New Archives exhibit celebrates the College’s 45th anniversary

news

45 years ago, on September 19, 1969, Cincinnati State was officially founded.  To help celebrate this anniversary, the College Archives invites you to view our latest exhibit: Celebrating 45 years of Cincinnati State in the News, 1969-2014.

This exhibit features a sampling of newspaper and magazine articles about the college over the last 4 and a half decades.  These articles are pulled from the Archives extensive collection.

Come visit the library to see the display (exhibit case is to the left of the entrance) or visit the link above for an online version.

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Tuesday Trivia: How many Presidential candidates have visited Cincinnati State’s campus over the years?

Fall is just around the corner, which means election season.  So, today’s trivia question is:

How many United States Presidential candidates have visited Cincinnati State’s campus over the years?

The correct answer is 3:

  • Gary Hart (Presidential candidate in 1984)
  • Al Gore (Presidential candidate in 2000)
  • Hillary Clinton (Presidential candidate in 2008)

Presidential candidate Gary Hart visited the campus of Cincinnati State (then called Cincinnati Technical College) on May 4, 1984

Presidential candidate Gary Hart (L) visited the campus of Cincinnati State (then called Cincinnati Technical College) on May 4, 1984

Gary Hart visited during his campaign for the Presidency back in 1984.  Here’s an article about Gary Hart’s visit to Cincinnati State – May 4, 1984 (Cincinnati Post)

Al Gore visits Cincinnati State campus - February 26, 1996

Al Gore visits Cincinnati State campus – February 26, 1996

Al Gore visited campus in 1996 as the Vice Presidential candidate (see photo above).  He visited again during his Presidential campaign in 2000, but unfortunately, we don’t have any photos from his visit in the Archives. For more information about his 2000 visit, check out this Cincinnati Enquirer article 9/13/2000.

Hillary Clinton at rally on campus of Cincinnati State - February 23, 2008

Hillary Clinton at rally on campus of Cincinnati State – February 23, 2008

Hillary Clinton visited campus during the Democratic Primary race in 2008.  Check out more information about Hillary’s visit to the college in this article.  You may also remember footage of this video of Hillary Clinton at Cincinnati State doing an impromptu press conference where she accused Obama’s campaign of distorting her positions on health care and the North American Free Trade Agreement (NAFTA) in mailers to Ohio voters.

On a side note, President Barack Obama wanted to visit campus during his 2012 re-election campaign, but unfortunately, the gymnasium was under construction so the visit was moved to Music Hall.

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Tuesday Trivia: What former professional athlete once served on Cincinnati State’s Board of Directors?

What former professional athlete once served on Cincinnati State’s Board of Directors?

David Parker - Cincinnati Reds

Dave G. Parker – Cincinnati Reds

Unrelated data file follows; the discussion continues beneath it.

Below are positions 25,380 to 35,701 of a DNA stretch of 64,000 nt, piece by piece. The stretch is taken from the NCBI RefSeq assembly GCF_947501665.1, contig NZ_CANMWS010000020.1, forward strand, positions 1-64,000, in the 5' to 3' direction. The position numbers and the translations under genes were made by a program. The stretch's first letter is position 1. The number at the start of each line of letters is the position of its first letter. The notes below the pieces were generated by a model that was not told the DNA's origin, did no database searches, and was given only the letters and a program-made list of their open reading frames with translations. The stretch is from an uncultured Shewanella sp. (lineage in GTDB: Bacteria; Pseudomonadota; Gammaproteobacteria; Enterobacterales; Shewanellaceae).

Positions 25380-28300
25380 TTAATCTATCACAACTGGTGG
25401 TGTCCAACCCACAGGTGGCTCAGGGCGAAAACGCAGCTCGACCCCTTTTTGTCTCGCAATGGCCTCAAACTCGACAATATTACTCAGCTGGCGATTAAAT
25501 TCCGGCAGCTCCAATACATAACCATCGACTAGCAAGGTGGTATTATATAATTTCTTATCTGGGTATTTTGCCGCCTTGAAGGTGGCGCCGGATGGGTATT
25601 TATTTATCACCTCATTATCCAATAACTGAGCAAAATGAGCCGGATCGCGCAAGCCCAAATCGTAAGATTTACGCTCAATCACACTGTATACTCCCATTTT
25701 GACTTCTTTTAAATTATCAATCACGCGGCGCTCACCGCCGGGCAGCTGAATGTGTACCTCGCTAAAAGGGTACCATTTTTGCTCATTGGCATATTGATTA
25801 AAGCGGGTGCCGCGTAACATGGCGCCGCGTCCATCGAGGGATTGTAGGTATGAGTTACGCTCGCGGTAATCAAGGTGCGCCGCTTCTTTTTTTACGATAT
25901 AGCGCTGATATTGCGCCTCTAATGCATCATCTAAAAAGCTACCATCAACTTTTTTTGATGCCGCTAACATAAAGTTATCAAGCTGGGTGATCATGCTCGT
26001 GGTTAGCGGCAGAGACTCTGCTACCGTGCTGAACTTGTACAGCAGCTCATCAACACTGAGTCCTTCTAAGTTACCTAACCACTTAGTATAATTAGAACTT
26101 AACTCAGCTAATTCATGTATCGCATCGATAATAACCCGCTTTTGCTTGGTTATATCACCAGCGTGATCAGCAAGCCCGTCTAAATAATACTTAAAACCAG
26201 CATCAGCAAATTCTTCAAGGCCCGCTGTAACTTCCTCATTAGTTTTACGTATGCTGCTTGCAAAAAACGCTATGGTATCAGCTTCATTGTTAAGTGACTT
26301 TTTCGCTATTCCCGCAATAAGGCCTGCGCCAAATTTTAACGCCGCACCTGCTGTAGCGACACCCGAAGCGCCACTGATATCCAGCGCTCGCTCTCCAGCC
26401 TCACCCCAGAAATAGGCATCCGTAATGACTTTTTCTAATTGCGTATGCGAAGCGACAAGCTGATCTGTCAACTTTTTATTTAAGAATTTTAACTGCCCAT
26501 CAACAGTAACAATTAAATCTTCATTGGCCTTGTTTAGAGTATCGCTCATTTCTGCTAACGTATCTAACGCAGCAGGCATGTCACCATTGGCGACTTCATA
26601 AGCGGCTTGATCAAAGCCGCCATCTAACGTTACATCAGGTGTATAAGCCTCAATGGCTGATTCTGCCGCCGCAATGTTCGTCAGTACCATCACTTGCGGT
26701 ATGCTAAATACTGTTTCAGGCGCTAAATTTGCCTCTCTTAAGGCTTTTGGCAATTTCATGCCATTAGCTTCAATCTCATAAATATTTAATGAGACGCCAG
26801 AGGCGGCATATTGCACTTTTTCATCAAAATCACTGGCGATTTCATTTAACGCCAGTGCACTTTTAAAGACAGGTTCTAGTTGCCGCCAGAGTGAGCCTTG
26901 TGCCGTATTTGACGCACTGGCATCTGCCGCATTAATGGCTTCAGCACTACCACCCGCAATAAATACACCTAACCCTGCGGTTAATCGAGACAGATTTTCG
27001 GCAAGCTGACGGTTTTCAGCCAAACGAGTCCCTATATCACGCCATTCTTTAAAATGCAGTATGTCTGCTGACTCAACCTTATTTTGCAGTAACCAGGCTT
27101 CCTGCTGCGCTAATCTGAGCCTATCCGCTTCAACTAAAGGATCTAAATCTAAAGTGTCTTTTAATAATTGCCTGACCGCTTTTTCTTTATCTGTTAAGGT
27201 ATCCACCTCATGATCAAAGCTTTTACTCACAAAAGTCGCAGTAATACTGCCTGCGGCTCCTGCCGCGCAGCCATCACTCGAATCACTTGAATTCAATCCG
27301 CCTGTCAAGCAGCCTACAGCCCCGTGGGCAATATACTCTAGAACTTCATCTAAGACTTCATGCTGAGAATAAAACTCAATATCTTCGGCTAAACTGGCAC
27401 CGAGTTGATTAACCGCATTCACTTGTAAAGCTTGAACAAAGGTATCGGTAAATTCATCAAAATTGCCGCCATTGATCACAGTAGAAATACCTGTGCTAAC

That would be former major league baseball player Dave Parker.  In August of 1984, Parker was appointed by the Board of Trustees to serve a 3 year term as Director of the Cincinnati State (then called Cincinnati Technical College) Resource Development Fund.

Before playing major league baseball, Parker attended Courter Technical High School (housed in the same building as Cincinnati State), where he lettered in 3 sports – baseball, football, and basketball.  Despite being an outfielder during his professional career, Parker’s primary position at Courter Tech had been as a catcher (and sometimes pitcher).

Parker spent 10 years with the Pittsburgh Pirates, where he was named National League batting champion for both 1977 and 1978.  He also earned the MVP for the National League in 1978.  Shortly afterwards, Parker was rewarded with baseball’s first million-dollar-per-year contract.  At the end of the 1983 season, Parker signed with his hometown team, the Cincinnati Reds, where he was playing when he was appointed to the position at Cincinnati State.

To celebrate his appointment to the position, the college held a celebrity roast of Parker on January 12, 1985 at the Clarion Hotel.  Check out the full Dave Parker Roast Program.

Dave Parker Roast Program

Front page of Dave Parker Roast Program

Dave Parker getting "roasted" Jan. 12, 1985

Dave Parker getting “roasted” Jan. 12, 1985

Two years later, the David G. Parker Endowed Scholarship fund was created.  On September 11, 1987, there was an event at the Riverfront Stadium (former home of the Cincinnati Reds), where Parker presented two students with a scholarship to attend the college.

Shanda Carroll Scott and Christine Louise "Tina" Shank receiving their scholarships from Cincinnati Red Dave Parker_ Looking on is Dr. John Henderson VicePresident at CTC.

Shanda Carroll Scott and Christine Louise “Tina” Shank receiving their scholarships
from Cincinnati Red Dave Parker_ Looking on is Dr. John Henderson Vice President.

Last year, Parker was inducted into the Cincinnati Reds Hall of Fame.

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Tuesday Trivia: How many women were enrolled in the first year at Cincinnati State?

Unidentified woman in Data Processing program

Unidentified woman in Data Processing program

In the Fall 2013 semester, there were 5,513 women enrolled at Cincinnati State (49% of the total student population).  Do you know how many women were enrolled in the very first class at Cincinnati State (then called Cincinnati Cooperative School of Technology- CCST) in the Fall of 1966?

According to this Cincinnati Enquirer article from November 5, 1966, out of the 70 total students at CCST, there were only 9 females (less than 13%).  However, the school was very interested in encouraging more women to enroll, as evidenced by the fact that Carol Kastens was not only the author of the article but also a CCST student enrolled in the data processing program.

Thanks to these amazing 9 women who helped pave the way for all the opportunities that exist for everyone at Cincinnati State today.

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Tuesday Trivia: Cincinnati State Baseball anyone?

BaseballDo we have any baseball fans out there?  Did you know that Cincinnati State briefly had its own baseball team?  The college hinted at adding a baseball team for many years starting in the late 1970s.  However, it wasn’t until the Spring of 2000 that the College finally added a club level baseball team with the idea to become intercollegiate in 2001.  According to this article in the July 22, 1999 Cincinnati Post, former Withrow head coach Tom Chambers was named the first head baseball coach at Cincinnati State.